PROVIDENCE – Robert DeBlois, director of the Urban Collaborative Accelerated Program School in Providence, announced Friday he will retire from the position effective June 2019 – the middle school’s 30th year in operation.
“I have had the privilege of watching countless students achieve their potential in education, under the guidance of dedicated adults who care deeply about the school and the students we serve,” said DeBlois in a letter announcing his retirement to the school community.
The letter went on to read: “While this is not an easy decision, I believe the UCAP School and its students have a secure future that is defined more by possibilities than by limitations.”
During his tenure, more than 1,600 middle schoolers from Providence, Cranston and Central Falls have improved their academic standing through enrollment at UCAP.
Both DeBlois and the school have been recognized for their dedication to education. In January, DeBlois was awarded the Rhode Island Foundation’s inaugural Murray Family Prize for Enrichment – a honor recognizing the commitment of a Rhode Islander to educating at-risk youth.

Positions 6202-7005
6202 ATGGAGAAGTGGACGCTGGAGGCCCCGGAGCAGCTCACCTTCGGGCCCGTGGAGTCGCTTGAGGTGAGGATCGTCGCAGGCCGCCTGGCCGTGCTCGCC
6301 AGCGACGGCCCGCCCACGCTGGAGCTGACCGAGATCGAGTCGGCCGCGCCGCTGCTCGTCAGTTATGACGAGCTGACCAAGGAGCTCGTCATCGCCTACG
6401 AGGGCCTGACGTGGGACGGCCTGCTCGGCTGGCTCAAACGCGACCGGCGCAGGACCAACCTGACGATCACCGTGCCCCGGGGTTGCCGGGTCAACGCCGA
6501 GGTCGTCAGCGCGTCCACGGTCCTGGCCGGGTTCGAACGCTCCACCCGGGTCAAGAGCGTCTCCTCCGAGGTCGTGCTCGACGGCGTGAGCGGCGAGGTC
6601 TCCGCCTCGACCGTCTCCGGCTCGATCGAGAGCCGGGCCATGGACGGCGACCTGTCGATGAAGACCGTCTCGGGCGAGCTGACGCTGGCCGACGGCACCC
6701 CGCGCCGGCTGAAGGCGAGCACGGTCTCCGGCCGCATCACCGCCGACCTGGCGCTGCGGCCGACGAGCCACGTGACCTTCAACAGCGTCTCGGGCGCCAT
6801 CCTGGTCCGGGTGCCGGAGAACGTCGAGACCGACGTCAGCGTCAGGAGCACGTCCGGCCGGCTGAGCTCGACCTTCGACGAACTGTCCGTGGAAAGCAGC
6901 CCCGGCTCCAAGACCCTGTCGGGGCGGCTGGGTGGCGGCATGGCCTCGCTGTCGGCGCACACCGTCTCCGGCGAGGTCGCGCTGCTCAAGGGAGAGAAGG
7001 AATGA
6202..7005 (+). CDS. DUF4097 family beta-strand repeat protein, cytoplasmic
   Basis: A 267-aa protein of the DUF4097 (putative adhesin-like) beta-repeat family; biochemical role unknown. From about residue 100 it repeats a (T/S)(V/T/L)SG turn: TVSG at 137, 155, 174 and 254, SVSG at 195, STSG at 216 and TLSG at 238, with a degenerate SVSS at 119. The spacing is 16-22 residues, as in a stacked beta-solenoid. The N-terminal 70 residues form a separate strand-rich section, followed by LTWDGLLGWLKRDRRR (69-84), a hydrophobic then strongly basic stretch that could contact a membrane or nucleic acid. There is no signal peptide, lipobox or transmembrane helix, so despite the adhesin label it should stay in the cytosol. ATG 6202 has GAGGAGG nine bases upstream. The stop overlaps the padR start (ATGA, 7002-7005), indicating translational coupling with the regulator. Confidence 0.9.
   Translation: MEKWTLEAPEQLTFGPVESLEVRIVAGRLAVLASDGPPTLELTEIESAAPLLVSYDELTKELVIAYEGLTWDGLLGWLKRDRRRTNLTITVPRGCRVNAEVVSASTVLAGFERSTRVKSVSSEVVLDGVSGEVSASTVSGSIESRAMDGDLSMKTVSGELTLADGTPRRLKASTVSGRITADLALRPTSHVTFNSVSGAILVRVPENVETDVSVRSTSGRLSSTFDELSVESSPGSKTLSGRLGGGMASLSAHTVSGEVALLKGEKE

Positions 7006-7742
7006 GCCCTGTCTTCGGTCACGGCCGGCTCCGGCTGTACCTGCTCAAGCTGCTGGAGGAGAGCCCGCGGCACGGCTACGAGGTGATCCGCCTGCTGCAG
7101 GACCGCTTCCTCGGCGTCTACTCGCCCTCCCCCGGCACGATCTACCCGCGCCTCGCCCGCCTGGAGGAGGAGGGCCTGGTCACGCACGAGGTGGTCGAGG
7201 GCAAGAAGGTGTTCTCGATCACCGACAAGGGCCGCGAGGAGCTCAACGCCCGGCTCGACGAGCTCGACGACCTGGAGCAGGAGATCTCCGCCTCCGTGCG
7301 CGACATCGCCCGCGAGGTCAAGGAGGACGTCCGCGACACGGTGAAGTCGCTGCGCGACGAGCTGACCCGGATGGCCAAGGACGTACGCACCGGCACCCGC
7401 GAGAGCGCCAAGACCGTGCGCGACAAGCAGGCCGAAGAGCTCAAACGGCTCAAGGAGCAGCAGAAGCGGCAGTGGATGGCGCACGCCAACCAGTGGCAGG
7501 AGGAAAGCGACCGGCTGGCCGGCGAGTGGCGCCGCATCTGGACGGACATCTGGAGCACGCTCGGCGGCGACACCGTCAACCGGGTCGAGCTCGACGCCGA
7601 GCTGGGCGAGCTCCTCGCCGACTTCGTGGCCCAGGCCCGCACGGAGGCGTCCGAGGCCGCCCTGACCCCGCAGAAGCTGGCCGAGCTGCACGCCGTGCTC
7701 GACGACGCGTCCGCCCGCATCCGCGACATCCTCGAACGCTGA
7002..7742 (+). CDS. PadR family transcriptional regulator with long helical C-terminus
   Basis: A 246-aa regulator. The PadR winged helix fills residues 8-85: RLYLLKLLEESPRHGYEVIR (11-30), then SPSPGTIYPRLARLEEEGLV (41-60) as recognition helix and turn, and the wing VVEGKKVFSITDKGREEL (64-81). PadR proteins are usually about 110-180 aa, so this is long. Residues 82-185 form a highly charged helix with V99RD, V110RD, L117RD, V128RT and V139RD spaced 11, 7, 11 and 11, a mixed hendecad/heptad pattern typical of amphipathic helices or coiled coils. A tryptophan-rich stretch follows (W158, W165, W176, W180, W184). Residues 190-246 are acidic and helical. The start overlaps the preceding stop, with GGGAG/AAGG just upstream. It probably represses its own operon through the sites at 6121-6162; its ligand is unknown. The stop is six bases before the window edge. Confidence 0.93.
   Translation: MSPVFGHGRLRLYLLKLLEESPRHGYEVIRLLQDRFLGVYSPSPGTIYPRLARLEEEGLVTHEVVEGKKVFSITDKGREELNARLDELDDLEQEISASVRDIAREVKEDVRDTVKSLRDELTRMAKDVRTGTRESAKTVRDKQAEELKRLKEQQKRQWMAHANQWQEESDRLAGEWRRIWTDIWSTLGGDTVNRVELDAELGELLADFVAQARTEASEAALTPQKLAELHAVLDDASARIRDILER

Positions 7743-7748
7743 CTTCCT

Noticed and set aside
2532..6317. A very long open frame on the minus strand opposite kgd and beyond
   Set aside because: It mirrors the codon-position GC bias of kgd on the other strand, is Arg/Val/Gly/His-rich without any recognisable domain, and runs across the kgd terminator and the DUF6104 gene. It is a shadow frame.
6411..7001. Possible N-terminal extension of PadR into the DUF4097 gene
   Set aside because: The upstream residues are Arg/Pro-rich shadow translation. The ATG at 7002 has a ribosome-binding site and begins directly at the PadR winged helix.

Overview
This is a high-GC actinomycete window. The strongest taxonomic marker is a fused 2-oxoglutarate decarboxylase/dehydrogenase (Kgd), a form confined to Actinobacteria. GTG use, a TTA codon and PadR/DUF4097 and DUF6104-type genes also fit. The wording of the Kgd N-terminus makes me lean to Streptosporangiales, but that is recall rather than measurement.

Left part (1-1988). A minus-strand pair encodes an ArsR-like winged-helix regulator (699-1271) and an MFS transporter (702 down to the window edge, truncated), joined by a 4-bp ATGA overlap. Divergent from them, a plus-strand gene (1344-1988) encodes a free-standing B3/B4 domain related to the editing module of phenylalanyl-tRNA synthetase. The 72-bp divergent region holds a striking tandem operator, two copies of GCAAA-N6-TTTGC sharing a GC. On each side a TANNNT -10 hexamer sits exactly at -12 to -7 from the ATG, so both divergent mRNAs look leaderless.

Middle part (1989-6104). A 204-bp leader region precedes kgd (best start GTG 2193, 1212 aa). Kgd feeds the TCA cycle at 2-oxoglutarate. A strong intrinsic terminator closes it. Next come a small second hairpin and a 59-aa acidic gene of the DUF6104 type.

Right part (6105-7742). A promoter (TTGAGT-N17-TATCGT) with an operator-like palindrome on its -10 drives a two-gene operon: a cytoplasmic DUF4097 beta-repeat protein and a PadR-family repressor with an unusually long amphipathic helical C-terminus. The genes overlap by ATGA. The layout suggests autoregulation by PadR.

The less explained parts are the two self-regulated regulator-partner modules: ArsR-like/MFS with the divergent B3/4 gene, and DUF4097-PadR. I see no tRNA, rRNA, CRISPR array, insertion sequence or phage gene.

Founded by DeBlois in 1989, UCAP was initially designed to prevent under-served students from urban districts from dropping out via a curriculum which rewarded them for demonstration of knowledge and skills rather than attendance.
Praising DeBlois, Jeannine Nota-Masse, Cranston School Department superintendent, in prepared remarks: “While we can’t imagine the school without [DeBlois’] steadfast leadership and vision, it is his vision and legacy that will enable the UCAP School to grow, thrive and adapt to keep pace with the evolving education landscape.”
Moving forward, UCAP’s board of director will convene a search committee – including parents, teachers, students and other stakeholders – to conduct a national search to identify DeBlois’ successor.